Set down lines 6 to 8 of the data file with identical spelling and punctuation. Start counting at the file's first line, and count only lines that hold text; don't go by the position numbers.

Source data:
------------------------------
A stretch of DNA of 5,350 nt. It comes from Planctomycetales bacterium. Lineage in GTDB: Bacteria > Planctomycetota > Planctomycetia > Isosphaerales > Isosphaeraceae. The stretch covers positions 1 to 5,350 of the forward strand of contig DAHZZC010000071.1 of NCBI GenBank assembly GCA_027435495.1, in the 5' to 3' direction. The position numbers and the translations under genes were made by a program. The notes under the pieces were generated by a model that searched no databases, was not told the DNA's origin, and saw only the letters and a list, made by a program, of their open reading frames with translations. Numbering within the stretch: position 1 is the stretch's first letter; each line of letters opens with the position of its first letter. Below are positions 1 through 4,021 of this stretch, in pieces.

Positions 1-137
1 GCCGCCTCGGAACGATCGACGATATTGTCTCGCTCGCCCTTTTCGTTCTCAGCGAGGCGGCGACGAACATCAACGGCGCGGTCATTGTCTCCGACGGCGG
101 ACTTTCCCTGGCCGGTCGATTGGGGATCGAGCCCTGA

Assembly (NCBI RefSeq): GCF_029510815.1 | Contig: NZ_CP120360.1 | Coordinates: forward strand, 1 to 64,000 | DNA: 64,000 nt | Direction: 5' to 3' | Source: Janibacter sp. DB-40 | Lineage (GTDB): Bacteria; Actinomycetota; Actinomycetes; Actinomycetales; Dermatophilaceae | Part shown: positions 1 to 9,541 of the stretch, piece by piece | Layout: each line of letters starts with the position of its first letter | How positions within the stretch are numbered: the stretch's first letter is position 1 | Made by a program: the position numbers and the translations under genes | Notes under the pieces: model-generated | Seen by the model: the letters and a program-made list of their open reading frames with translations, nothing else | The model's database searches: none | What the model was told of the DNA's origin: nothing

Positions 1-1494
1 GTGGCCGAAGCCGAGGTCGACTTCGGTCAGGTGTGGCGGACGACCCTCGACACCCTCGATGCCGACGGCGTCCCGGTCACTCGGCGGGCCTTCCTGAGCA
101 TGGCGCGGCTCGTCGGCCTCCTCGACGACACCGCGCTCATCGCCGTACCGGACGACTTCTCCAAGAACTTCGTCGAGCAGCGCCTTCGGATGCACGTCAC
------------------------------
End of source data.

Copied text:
Positions 1-1494
1 GTGGCCGAAGCCGAGGTCGACTTCGGTCAGGTGTGGCGGACGACCCTCGACACCCTCGATGCCGACGGCGTCCCGGTCACTCGGCGGGCCTTCCTGAGCA
101 TGGCGCGGCTCGTCGGCCTCCTCGACGACACCGCGCTCATCGCCGTACCGGACGACTTCTCCAAGAACTTCGTCGAGCAGCGCCTTCGGATGCACGTCAC